Cadwalader and Slaughter and May reunite for MyTravel battle

After Cadwalader Wickersham & Taft was slammed by Mr Justice Jacob for trying to place Slaughter and May client Colt Telecom into administration, the two firms have entered the ring again to fight over the refinancing of MyTravel.

Slaughters partner William Underhill, who worked on the Colt litigation, is leading MyTravel’s fraught discussions with its convertible bondholders. Cadwalader London managing partner Andrew Wilkinson, who led the attack on Colt for Highberry, a bondholder owned by a US vulture fund, is acting for MyTravel’s bondholders.

MyTravel has just announced refinancing plans that may crater if the convertible bondholders do not agree to extend the maturity of their loans, which are redeemable in January 2004.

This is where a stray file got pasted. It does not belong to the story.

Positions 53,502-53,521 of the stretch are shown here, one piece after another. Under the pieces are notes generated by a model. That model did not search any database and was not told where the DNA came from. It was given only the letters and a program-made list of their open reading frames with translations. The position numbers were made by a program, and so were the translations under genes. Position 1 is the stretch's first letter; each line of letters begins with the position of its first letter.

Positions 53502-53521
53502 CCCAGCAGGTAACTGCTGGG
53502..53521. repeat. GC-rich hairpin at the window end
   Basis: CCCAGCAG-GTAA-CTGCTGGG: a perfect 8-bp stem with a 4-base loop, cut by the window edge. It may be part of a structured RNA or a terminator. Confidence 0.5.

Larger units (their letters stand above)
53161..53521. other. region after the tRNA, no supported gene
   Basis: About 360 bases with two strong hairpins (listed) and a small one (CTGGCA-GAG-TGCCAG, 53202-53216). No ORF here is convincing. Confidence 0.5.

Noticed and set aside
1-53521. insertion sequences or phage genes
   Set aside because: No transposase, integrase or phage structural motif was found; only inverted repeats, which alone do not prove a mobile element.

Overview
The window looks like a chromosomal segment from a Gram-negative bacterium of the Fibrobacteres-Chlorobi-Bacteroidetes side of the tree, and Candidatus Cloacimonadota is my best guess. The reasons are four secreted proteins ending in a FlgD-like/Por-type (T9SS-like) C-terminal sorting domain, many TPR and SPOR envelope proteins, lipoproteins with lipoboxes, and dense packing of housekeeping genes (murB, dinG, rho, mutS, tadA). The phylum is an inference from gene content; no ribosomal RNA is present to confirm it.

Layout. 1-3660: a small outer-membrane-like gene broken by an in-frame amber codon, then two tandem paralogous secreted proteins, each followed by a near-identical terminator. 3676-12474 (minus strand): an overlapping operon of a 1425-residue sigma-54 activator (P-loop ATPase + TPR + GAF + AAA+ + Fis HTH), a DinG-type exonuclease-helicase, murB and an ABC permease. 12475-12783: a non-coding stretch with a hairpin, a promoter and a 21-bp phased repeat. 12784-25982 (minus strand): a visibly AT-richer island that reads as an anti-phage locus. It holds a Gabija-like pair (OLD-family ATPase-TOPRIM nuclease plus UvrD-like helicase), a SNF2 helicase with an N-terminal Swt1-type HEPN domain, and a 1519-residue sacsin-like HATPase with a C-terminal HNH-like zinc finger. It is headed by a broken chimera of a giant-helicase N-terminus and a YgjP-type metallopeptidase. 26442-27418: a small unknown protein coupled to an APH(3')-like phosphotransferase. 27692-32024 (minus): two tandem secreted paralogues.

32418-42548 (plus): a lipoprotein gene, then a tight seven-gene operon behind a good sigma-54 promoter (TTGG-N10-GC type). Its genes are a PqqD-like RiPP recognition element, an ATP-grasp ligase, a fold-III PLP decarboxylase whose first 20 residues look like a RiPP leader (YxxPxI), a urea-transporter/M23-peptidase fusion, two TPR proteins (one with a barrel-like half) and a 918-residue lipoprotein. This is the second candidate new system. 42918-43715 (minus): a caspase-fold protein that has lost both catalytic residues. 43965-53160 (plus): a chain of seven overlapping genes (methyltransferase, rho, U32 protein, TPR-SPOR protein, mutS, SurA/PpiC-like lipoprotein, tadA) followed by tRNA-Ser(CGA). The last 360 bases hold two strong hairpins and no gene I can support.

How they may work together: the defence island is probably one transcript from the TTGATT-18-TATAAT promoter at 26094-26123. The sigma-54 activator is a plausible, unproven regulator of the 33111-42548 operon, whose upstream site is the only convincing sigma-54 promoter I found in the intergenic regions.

The bondholders have taken an aggressive position, demanding a larger chunk of MyTravel’s equity in return for agreeing to the proposed refinancing package.

Slaughters partner Richard Slater has already finalised a £1.3bn refinancing package for MyTravel with its lending banks, represented by Allen & Overy partner Peter Schulz. Underhill, one of the top corporate lawyers in the City, is thought to have been chosen to tackle Cadwalader and its bondholder clients because discussions are about to become heated.

One restructuring lawyer said that Cadwalader has not toned down its aggressive negotiating style since the Colt judgment, but added that the firm has a stronger position over MyTravel.

MyTravel is in true financial difficulty, while Colt had net assets of nearly £1bn when Cadwalader led Highberry’s assault. MyTravel must strike a deal with bondholders to extend its January 2004 loan repayments by 30 September, while Colt was not due to pay back its loans until at least 2005.

One lawyer close to the discussions questioned whether Cadwalader’s presence at the table would lead to gentle negotiations. “Cadwalader in London has built up a successful business encouraging bondholders’ activism,” commented the lawyer.

But another senior restructuring lawyer saw it differently. “If the bondholders have chosen Cadwalader, then all I can say is they must have some serious issues and a lot riding on this deal,” he speculated.